Rifle to host summer youth bike race
Citizen Telegram Editor
Hundreds of young bicycle racers and their families will descend on Rifle next summer for the Colorado Mini Classic, a national youth bike race for ages 10-22, on the morning of Memorial Day, Monday, May 26, 2014.
The event will require the closure of East and White River Avenues between Fourth and Ninth Streets from 6 a.m. to 2 p.m. on that day. Rifle City Council unanimously approved the closure.
The Colorado Mini Classic “criterion race” (a type of bike race involving a short loop on city streets) had been held on streets in Silt for the past several years, wrote Rifle Planning Director Nathan Lindquist in a memo to the council. The race would bring 150 to 200 youth riders and their families from multiple states to Rifle, he added.
The Golden-based Bicycle Racing Association of Colorado organizes the annual event, based on the Red Zinger Mini Classics of the 1980s, which offered junior racing in conjunction with the Red Zinger and Coors Classic bicycle races.
Executive Director Chris McGee wrote in a letter to the city that Silt had been “a fantastic host for the races in the last three years, and we have been very proud of our positive impact on the community.”
“As our event has grown, we have simply outgrown the capacity of Silt’s roads and infrastructure to host two of our stages,” McGee continued. “Our goal is to relocate both the time trial and criterium in 2014, and the Rifle area is our first choice.”
The time trial is proposed to use the Colorado River Road and a loop around the Garfield County Regional Airport, he added.
During the race in Rifle, residents on the closed streets will have vehicle access to their homes approximately every 30 minutes, Lindquist noted, and will be able to get to and from their homes by foot throughout the event. Vehicles will not be permitted to park on-street during the race, he added. Off-site parking for residents and visitors will be identified in a special event permit, Lindquist said.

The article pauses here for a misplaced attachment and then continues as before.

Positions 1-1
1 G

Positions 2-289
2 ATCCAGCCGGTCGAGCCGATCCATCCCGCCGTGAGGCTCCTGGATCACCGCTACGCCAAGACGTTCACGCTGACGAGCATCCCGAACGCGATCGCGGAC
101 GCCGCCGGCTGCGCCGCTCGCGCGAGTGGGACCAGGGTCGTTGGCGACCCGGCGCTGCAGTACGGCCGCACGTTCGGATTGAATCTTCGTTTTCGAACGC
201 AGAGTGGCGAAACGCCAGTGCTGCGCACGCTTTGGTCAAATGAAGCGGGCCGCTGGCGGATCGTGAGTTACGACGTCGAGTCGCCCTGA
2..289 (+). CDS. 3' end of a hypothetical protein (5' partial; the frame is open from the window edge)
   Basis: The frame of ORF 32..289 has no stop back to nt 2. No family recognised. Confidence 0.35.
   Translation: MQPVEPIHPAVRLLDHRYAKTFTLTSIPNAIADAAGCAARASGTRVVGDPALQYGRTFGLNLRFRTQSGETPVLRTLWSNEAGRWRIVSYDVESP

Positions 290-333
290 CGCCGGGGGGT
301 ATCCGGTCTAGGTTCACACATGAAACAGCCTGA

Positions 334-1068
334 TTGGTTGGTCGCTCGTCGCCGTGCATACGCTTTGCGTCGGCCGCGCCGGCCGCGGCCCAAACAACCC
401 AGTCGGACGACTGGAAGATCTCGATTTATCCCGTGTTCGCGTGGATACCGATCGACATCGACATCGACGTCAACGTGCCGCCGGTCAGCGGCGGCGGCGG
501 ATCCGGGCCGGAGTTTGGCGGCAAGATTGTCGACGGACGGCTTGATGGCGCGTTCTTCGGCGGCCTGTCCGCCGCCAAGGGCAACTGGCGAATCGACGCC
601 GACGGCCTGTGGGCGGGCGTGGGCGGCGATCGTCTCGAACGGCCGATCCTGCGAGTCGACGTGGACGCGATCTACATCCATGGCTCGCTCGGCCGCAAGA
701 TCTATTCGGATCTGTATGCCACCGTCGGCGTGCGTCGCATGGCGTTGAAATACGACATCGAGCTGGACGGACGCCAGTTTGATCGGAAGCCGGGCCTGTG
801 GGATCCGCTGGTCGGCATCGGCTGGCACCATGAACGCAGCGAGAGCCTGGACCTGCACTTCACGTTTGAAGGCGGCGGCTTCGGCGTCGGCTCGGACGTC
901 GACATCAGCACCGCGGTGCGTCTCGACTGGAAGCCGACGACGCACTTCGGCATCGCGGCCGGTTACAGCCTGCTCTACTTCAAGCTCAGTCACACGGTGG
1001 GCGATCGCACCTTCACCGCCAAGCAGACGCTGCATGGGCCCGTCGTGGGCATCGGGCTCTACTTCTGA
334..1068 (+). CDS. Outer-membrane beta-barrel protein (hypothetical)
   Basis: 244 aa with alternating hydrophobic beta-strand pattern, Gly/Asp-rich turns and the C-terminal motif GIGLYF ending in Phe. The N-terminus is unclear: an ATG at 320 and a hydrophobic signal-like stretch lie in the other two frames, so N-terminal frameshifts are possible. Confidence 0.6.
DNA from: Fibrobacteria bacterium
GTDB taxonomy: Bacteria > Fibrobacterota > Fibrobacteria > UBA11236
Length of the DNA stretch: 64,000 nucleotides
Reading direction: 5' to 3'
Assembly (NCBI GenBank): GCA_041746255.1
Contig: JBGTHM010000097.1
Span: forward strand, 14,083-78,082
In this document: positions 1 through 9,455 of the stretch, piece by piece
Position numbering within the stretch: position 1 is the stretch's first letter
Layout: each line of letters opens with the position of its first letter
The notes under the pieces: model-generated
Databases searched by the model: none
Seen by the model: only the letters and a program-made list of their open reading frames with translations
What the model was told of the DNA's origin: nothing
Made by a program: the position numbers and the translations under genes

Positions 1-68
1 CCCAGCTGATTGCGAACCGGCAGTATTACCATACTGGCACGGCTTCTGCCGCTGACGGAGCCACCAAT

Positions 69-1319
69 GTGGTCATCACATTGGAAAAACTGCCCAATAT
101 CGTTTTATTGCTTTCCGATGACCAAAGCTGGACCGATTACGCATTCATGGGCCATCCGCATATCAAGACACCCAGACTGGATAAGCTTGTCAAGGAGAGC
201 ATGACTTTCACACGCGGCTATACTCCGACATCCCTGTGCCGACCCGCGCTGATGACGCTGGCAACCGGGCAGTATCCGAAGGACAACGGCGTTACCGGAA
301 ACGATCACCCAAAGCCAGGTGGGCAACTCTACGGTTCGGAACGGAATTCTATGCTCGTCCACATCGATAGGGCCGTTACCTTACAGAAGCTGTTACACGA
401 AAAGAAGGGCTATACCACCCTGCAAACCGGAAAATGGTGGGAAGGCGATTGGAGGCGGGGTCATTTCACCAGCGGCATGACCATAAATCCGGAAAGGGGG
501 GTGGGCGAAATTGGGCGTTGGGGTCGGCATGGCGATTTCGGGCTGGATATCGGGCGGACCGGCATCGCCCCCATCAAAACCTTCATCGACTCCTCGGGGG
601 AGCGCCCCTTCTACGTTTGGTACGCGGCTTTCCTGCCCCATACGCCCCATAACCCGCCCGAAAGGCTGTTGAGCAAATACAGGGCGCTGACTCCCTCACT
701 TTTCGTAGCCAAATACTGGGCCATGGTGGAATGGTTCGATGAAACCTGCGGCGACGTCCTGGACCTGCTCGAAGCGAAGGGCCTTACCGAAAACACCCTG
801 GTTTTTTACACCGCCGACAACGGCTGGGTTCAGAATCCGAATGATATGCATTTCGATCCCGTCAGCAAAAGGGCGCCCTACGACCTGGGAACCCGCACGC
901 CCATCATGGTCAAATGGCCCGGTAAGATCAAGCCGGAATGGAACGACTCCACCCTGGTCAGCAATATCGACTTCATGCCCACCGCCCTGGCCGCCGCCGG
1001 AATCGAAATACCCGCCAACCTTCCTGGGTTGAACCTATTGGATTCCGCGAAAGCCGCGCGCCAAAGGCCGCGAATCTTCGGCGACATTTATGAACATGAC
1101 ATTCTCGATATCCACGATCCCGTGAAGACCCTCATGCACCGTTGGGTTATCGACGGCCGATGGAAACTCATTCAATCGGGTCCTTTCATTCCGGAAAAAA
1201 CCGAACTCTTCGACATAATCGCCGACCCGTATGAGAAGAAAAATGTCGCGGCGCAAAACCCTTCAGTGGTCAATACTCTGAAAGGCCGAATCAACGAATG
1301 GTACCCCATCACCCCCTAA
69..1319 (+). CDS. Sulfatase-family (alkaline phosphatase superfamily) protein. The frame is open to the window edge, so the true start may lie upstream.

Rifle Police Chief John Dyer said he had talked to Silt Police Chief Levy Burris about that town’s experience. Dyer said he was told the race was well-managed and organized, with minimum disruption for residents or town staff.
McGee said race organizers work with A1 Traffic Control for signage and barricade needs.
Race brings crowds to town’s hotels, restaurants
Last year, the race drew 135 athletes (a 33 percent increase from the previous year) from 12 states and two other countries, making the Mini Classic the Rocky Mountain region’s premier development bicycle race, second only to the USA Cycling National Championships in terms of participation at a development-only event, McGee claimed.
McGee wrote that the Colorado Mini Classic was Silt’s largest event and revenue-generator each year for that community’s hotels and restaurants.
In 2013, the event brought approximately 400 people to Silt for two nights’ lodging, three days of eating and “countless filled gas tanks,” McGee stated. The host hotel in 2014 will remain the Holiday Inn Express in Silt, and McGee said Rifle lodging options will be promoted as the next alternatives. Last year, McGee said, the Holiday Inn Express was sold out, and approximately 40 rooms were booked in neighboring hotels.
He also claimed the Miner’s Claim in Silt had their busiest weekend of the year during the Mini Classic. McGee said organizers would promote Rifle restaurants for this year’s event and hope to host a movie night in Rifle during the race, along with an awards ceremony.
“Our 2014 goal is to provide 200 athletes from more than 15 states with an exceptional Colorado racing experience,” McGee wrote. “It is our intention to promote the City of Rifle and the Rifle area as an integral part of the 2014 Colorado Mini Classic. The setting for this race is absolutely perfect – the challenging terrain, great roads, and scenic beauty of the Colorado River Valley makes this an event that is on the radar for juniors and their families nationwide. We want to share this exceptional place with the country’s cycling community.”
Support Local Journalism
Support Local Journalism
Readers around Glenwood Springs and Garfield County make the Post Independent’s work possible. Your financial contribution supports our efforts to deliver quality, locally relevant journalism.
Now more than ever, your support is critical to help us keep our community informed about the evolving coronavirus pandemic and the impact it is having locally. Every contribution, however large or small, will make a difference.
Each donation will be used exclusively for the development and creation of increased news coverage.
Start a dialogue, stay on topic and be civil.
If you don't follow the rules, your comment may be deleted.
User Legend: Moderator Trusted User
The Glenwood Springs City Council is slated to discuss an amendment to the city ordinance that could allow commercial use of parks through a permitting system.